Genetics of FTD
People with FTD and their families often worry if FTD is hereditary, particularly if one or more additional family members have received a diagnosis of FTD or another neurodegenerative disorder, such as ALS or Alzheimer’s disease.
Is FTD inherited? In at least half of affected individuals, the answer is “no” – their FTD is said to be sporadic, meaning that none of their relatives are known to have FTD. However, approximately 40% of affected individuals with FTD do have a family history that includes at least one other relative diagnosed with a neurodegenerative disease. Their FTD is described as familial.
What genes are commonly mutated in FTD?
Genes are segments of the DNA that contain “recipes” for making the proteins that carry out the functions needed to keep the cell alive. Mutations are changes in the DNA sequence of a gene. Like typos in a cookbook recipe, mutations lead to errors in the instructions for making the protein encoded by the mutated gene.
Hereditary FTD is caused by harmful gene mutations that affect proteins essential to the normal functioning and survival of brain cells. Researchers have identified three genes that account for the majority of mutation-associated hereditary FTD cases:
- Most common genetic mutation in hereditary FTD and ALS
- Mutations disrupt the regulation and function of RNA, which creates a template from genes for use in protein synthesis
- Leads to abnormal accumulation of TDP-43 protein
- Mutations reduce levels of progranulin, which is involved in cell survival and regulating inflammation
- Leads to abnormal accumulation of TDP-43 protein
MAPT Microtubule-associated protein tau
- Mutations disrupt structure and function of tau protein, which assembles and stabilizes the cell’s internal structure
- Leads to abnormal accumulation of tau protein
Mutations in other genes have also been described but are much rarer than the three mentioned above.
A very small percentage of people with sporadic FTD (less than 10%) have a mutation in a known FTD gene. Meanwhile, an estimated 10-15% of people with familial FTD have a similar mutation.
Are some gene mutations more likely to occur in particular FTD disorders?
In general, there is not a one-to-one correspondence between the familial type of a specific FTD disorder and a specific gene. For example, mutations in MAPT, GRN and C9orf72 are all found in people diagnosed with bvFTD. The C9orf72 mutation is more common in people diagnosed with FTD-ALS.
My partner has an FTD-causing gene mutation, but I do not have this mutation or any family history of FTD. What is the risk to our children?
Each child of a couple in which one parent is unaffected and one carries an FTD mutation has a 50% chance of inheriting the mutation.
One of the options that a person with a mutation has as they contemplate planning a family is pre-gestational diagnosis. The process is expensive and may raise ethical concerns for some, but it is one by which an individual can be assured that their offspring will not carry the familial mutation. The process does not require that the individual at risk (the prospective parent) learn their own mutation status. For more information, we would strongly encourage consultation with a genetic counselor.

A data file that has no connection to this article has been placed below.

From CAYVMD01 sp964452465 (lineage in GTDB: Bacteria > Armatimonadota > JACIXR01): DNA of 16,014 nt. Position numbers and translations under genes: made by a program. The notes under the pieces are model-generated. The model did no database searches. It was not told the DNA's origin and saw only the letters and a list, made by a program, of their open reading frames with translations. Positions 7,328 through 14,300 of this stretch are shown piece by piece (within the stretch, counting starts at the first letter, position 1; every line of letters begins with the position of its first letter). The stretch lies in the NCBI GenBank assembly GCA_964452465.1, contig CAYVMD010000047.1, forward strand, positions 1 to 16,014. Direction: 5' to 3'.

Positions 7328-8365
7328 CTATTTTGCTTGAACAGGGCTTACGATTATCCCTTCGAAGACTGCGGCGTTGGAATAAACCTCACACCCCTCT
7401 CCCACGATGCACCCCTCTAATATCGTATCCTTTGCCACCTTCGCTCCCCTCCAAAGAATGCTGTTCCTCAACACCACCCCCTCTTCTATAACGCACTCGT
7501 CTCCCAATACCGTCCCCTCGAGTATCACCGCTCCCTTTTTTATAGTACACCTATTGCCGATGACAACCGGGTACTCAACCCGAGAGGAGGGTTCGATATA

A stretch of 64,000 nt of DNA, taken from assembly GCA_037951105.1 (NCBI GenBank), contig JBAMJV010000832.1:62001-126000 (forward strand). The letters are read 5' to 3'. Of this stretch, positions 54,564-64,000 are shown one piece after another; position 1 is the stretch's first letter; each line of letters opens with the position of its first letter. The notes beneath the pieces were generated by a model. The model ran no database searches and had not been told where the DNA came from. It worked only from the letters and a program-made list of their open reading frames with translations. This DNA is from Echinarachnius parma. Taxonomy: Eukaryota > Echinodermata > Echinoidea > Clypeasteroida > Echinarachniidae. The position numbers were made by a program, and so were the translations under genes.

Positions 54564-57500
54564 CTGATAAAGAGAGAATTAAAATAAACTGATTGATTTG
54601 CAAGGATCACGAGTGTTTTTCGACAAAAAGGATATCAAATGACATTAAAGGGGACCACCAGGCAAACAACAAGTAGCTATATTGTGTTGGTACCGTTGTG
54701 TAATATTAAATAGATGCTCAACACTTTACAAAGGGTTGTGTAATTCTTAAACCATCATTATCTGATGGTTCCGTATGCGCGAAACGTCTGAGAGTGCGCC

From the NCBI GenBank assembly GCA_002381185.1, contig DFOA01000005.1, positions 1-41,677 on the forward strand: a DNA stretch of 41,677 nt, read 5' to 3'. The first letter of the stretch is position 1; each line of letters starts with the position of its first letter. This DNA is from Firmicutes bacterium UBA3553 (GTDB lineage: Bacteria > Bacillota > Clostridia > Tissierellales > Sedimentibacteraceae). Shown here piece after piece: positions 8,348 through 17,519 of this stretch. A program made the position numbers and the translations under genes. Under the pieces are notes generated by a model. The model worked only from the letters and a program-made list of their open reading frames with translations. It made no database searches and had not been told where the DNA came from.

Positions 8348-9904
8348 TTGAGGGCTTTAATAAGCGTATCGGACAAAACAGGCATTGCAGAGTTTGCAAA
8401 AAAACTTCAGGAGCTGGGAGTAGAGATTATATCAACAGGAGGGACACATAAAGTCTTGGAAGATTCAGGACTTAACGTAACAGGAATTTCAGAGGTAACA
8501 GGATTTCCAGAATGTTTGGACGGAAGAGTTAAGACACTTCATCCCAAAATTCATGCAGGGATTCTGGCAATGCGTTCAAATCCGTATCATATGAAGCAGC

What should I do if I think FTD may be inherited in my family?
If your family history does raise some concerns, there are some important steps you can take to explore further.
- Get informed. The resources listed below provide more information about basic genetic terms and concepts as well as details of the genetics of FTD. Talk to the neurologist about your concerns.
- Talk to other members of your family. Not all relatives will want to pursue this information, so you may need to be sensitive to their wishes. But an important step is to gather as much family history as possible. Ask questions about the early symptoms of any family member affected with FTD or a related disease. Find out the age of onset of symptoms.
- Ask your neurologist for a referral to a genetic counselor or other healthcare professional experienced in the genetics of adult neurological conditions.
- Stay calm. You’ve already taken an important first step by gathering information and exploring your options. Remember that AFTD is here to help and answer your questions.
AFTD has worked with the University of Pennsylvania Center for Neurodegenerative Disease Research to publish a booklet called Understanding the Genetics of FTD: A Guide for Patients and Their Families. You can download the booklet here or request a print copy by emailing email@example.com.
In a March 2018 AFTD webinar, Emily Dwosh from the UBC Hospital Clinic for Alzheimer’s Disease and Related Disorders explores how genetic counseling can support individuals and families as they adjust to an FTD diagnosis.
The National Society of Genetic Counselors (NSGC), the professional organization for genetic counselors, is another resource you can contact to locate a certified genetic counselor in your area.
An excellent introduction to the fundamentals of genetics and genetic disorders is learn.genetics.utah.edu, an online resource developed and maintained by the University of Utah’s Genetic Science Learning Center.